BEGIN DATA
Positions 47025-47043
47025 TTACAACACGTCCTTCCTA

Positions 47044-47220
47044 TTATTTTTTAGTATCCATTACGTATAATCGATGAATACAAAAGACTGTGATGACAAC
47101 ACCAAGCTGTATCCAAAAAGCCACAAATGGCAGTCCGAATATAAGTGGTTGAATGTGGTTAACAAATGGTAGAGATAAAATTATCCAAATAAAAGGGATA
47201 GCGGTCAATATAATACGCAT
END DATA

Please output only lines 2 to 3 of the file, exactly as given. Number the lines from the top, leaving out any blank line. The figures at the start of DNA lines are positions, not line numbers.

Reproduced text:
47025 TTACAACACGTCCTTCCTA

Positions 47044-47220